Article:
Tuesday, October 21, 2014

Developed Asia trumps Europe in the world’s first integrated fixed and mobile fast broadband development index

LONDON, ENGLAND: Norway is the only major European country to make it into the top 10 global markets in the Broadband Development Index*, a new service launched by global technology research and advisory firm Ovum to track the take-up of high-speed fixed and mobile broadband services in 191 countries.

The Asian markets of South Korea, Singapore, Hong Kong and Japan currently occupy the top four spots for end-2014 in the Broadband Development Index. Ovum expects these to retain their positions over the next five years. The US ranks 8th, thanks largely to the success of its early LTE rollouts, but will fall back to 13th by 2019.
European rankings will, however, improve over the next five years as a result of investment in LTE and fast fixed-broadband networks.  The Netherlands, Denmark and Sweden will all become top-ten markets by 2019.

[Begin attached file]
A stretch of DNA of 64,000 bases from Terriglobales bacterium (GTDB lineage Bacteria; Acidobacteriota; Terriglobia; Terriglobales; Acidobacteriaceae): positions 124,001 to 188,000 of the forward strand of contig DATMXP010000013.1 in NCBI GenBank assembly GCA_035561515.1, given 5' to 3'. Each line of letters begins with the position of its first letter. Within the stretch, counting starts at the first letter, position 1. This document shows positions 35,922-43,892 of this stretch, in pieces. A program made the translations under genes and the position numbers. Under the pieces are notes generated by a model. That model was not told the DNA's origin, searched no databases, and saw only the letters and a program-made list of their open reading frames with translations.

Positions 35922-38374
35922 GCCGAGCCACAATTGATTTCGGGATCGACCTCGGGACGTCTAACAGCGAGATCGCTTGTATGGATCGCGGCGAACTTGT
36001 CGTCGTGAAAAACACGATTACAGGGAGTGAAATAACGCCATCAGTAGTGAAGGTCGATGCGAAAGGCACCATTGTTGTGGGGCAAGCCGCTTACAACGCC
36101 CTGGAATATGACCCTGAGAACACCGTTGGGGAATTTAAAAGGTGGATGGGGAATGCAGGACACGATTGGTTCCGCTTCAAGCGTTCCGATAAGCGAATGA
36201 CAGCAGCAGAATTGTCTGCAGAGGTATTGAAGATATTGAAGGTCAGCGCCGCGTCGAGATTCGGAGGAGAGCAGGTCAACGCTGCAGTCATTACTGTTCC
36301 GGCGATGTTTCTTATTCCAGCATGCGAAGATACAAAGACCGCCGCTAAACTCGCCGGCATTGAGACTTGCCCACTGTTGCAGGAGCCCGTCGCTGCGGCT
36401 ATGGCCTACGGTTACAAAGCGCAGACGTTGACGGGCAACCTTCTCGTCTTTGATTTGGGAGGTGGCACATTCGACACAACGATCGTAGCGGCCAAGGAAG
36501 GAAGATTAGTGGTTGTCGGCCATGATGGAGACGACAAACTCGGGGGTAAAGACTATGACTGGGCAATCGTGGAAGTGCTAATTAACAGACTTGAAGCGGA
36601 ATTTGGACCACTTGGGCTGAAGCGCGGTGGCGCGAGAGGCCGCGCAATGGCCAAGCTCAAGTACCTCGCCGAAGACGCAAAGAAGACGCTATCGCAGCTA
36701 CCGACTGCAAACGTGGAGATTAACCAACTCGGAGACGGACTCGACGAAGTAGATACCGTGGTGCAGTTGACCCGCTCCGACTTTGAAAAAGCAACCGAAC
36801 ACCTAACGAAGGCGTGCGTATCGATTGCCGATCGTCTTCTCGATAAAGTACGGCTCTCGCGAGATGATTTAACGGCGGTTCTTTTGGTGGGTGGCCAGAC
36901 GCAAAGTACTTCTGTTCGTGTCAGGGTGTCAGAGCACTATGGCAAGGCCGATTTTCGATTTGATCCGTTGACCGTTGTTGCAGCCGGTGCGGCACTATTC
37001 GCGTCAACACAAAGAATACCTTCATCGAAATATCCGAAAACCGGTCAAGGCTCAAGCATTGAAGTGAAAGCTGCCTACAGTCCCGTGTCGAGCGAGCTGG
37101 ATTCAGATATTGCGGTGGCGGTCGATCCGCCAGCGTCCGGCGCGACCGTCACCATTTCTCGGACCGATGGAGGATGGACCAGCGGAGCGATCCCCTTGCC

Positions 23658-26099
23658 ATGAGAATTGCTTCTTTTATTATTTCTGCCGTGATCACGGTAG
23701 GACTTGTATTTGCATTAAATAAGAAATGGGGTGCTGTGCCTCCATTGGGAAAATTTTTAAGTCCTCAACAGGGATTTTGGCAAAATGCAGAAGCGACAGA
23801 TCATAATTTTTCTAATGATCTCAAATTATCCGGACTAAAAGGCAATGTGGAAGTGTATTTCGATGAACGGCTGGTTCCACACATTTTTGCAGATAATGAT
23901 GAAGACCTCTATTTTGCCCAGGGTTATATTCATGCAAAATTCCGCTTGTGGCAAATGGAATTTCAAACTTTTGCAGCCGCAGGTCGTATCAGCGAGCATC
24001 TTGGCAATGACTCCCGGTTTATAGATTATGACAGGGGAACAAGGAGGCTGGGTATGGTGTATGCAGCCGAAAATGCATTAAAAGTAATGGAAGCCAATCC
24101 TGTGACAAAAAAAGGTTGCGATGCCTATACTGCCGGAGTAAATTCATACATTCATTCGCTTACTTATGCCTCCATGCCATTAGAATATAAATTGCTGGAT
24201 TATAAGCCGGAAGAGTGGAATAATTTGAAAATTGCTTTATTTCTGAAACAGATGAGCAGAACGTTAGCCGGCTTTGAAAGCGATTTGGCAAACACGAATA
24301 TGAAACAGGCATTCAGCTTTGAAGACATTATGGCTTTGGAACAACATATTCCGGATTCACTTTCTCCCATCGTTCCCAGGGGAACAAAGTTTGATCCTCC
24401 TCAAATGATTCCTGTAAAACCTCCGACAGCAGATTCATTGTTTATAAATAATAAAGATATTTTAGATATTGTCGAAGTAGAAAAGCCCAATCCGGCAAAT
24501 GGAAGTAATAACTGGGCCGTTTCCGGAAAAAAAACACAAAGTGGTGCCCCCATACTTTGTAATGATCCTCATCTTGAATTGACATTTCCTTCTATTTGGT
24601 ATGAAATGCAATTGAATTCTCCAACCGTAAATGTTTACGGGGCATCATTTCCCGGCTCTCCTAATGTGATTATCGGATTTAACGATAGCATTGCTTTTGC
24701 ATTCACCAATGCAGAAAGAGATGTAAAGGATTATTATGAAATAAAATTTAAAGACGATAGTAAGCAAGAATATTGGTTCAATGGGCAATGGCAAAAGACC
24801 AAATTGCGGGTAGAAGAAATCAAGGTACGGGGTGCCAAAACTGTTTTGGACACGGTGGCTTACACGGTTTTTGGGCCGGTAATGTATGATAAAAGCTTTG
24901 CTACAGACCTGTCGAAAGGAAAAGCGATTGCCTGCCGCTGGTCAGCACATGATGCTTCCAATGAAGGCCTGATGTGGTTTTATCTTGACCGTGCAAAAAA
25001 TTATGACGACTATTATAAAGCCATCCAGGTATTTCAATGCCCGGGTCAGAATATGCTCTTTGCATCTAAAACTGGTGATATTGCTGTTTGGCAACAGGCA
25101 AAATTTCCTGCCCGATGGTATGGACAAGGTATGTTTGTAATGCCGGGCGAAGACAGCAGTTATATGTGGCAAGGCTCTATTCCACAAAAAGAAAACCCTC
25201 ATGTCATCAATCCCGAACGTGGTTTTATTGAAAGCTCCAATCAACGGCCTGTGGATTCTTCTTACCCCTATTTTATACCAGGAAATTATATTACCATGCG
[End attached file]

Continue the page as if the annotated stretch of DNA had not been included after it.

Other big movers between 2014 and 2019 include China and India, which will rise from 59th and 157th to 35th and 125th respectively. Germany (29th at the end of 2014), the UK (27th) and Spain (33rd) will also improve their rankings over the period. The biggest faller will be Qatar – from 5th to 16th. Qatar’s migration to fast mobile broadband is forecast to be relatively slow, and its fast fixed-broadband score stops increasing after 2014 when it reaches 100% penetration.

“Previous country-by-country comparisons of broadband connectivity have focussed on basic broadband connectivity and on fixed rather than mobile telecommunications,” notes Milena Cooper, senior financial analyst at Ovum. “We wanted to find a way to include both fixed and mobile broadband because in many emerging markets mobile is the de facto broadband technology.”

“In practice, those countries that score highly on fast fixed broadband do likewise for mobile broadband. South Korea and Singapore rank first and second respectively in both fixed and mobile fast broadband throughout the forecast period,” concludes Cooper.

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